Del Mar Heights Elementary rebuild project gets final approval


DEL MAR, Calif. – After years of delays, the 60-year-old Del Mar Heights Elementary campus will get what school advocates say is a much-needed and modern rebuild.

At Tuesday’s meeting, San Diego City Council unanimously approved design plans for the public school and denied an appeal to delay construction.

“The sky’s the limit. These kids have been waiting too long and we are going to celebrate,” said Ian Phillip, a physical education teacher at the elementary. “For all my teaching family, we get to go back to our school and we deserve it.”

According to city documents, in 2018, the district started redesign plans followed by community members passing Measure MM to help pay for costs.

The rebuild project came to a halt when the nonprofit group “Save the Field” filed its first of several lawsuits in 2020.

“The teachers had finally moved out of their classrooms and were on the verge of starting construction,” said Erica Halpern, president of the Del Mar Heights Board of Trustees. “That was the moment a couple of neighbors chose to sue the district. It is beyond disappointing that these folks have gone to extraordinary lengths to try and stop or delay the reconstruction of our neighborhood school especially after we changed the design three times to accommodate their views.”

Neighbors and parents who belong to Save the Field appealed the project, expressing concern for ocean view obstruction, environmental impacts to Torrey Pines State reserve, limited public access to parks and fire hazards.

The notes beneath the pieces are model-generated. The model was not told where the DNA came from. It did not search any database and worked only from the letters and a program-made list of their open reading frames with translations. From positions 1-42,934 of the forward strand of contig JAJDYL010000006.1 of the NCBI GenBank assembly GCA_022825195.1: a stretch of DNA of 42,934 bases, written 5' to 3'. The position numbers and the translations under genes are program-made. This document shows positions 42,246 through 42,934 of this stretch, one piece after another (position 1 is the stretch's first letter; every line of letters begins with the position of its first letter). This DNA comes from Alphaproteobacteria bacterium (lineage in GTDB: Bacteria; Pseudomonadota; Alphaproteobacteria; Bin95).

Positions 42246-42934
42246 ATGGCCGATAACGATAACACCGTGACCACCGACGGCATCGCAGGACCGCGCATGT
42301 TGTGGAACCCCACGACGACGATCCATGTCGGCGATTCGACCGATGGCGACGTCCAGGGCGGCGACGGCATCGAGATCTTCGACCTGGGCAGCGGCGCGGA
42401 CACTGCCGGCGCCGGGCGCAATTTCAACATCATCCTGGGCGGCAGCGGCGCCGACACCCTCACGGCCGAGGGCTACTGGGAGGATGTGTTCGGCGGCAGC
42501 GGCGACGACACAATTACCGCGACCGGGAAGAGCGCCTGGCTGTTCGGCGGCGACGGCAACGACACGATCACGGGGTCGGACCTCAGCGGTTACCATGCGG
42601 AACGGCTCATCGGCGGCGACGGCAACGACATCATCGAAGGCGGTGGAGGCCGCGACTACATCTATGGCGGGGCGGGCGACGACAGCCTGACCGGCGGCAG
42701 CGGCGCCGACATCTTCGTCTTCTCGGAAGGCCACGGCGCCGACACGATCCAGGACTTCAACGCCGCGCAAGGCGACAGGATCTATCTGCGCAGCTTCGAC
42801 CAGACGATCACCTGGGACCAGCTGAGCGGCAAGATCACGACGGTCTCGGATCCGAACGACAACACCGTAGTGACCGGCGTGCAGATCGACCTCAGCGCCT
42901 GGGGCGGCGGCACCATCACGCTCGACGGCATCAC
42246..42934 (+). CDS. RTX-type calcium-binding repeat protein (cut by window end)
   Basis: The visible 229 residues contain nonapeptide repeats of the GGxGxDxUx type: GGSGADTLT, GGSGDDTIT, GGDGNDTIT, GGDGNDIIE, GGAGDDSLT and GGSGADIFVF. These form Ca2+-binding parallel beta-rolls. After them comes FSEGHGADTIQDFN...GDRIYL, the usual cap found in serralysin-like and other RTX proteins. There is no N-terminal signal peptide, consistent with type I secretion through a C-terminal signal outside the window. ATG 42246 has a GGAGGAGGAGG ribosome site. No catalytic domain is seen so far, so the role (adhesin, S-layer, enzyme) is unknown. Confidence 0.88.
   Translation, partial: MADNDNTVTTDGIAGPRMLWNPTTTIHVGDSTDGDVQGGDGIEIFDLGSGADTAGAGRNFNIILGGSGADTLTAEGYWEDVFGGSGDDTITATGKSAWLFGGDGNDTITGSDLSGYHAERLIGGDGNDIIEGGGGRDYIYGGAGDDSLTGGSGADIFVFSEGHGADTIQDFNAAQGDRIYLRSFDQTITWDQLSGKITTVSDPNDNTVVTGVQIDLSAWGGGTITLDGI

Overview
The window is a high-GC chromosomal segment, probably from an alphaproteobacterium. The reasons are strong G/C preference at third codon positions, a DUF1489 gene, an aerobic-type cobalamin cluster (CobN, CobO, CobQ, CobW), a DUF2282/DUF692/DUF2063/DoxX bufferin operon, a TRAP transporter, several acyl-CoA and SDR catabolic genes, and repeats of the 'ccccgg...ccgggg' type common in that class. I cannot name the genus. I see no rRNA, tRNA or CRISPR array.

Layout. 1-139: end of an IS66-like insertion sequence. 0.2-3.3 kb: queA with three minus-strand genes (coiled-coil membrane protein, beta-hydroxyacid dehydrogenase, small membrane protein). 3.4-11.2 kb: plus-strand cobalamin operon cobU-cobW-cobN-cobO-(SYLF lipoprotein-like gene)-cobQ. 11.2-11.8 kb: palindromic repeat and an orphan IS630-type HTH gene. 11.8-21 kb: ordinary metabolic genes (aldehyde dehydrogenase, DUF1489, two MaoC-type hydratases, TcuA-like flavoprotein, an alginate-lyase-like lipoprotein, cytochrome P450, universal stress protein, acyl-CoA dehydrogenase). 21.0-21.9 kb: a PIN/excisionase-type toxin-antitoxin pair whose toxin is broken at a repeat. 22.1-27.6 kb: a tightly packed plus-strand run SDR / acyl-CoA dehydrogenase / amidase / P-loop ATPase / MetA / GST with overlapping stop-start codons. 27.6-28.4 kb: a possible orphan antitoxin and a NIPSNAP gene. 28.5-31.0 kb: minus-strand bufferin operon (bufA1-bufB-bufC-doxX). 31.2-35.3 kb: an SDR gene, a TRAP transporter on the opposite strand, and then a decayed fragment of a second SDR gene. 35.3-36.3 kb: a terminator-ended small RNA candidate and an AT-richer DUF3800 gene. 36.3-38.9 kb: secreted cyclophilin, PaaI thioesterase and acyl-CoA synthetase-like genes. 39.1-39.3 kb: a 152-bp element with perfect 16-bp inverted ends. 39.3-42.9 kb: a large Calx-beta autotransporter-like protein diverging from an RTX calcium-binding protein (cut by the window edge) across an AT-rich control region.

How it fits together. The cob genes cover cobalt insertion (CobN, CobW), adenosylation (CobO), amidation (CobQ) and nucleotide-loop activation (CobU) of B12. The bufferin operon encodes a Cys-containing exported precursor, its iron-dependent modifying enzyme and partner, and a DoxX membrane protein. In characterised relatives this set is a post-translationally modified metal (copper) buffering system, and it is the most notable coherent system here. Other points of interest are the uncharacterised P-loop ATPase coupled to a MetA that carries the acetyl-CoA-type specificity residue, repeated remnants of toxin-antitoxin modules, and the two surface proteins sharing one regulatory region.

“The project is far too close to the reserve itself and it could decrease that impact by moving those buildings farther away and that would be better for fire protection as well,” said Ted Griswold, an attorney representing Save the Field.

Teachers and students have been relocated during the lawsuit limbo, causing stress for many.

“Our kindergarten through third-grade kids are at Del Mar Hills and fourth through sixth are at Ocean Air School, so for families like my family, we have kids at two schools and one of our kids has to ride a bus and it’s an extra half hour going there and coming back and then pick up times are off,” said Jesse Barrick, a Del Mar Heights parent.

Several kids were among the nearly 170 comments submitted to the council in support of the project.

“The last two years have been so weird. We could have all used support from our brothers and sisters that attend the same school but instead, we have been separated,” one student said.

A few community members supported the appeal to delay construction. One parent thought it would be more time and cost-effective to modernize the existing building rather than completely tear it down.

In the end, city staff refuted all claims on the appeal and Councilmember Joe LaCava introduced a motion to deny the appeal and approve the city planning commission’s project recommendation.

Del Mar Heights would have reopened for the 2021-2022 school year under the initial construction schedule, however, now it’s unclear how long the newly approved construction will take.

When completed, it will feature a 66,800 square foot campus and will welcome more than 530 students.

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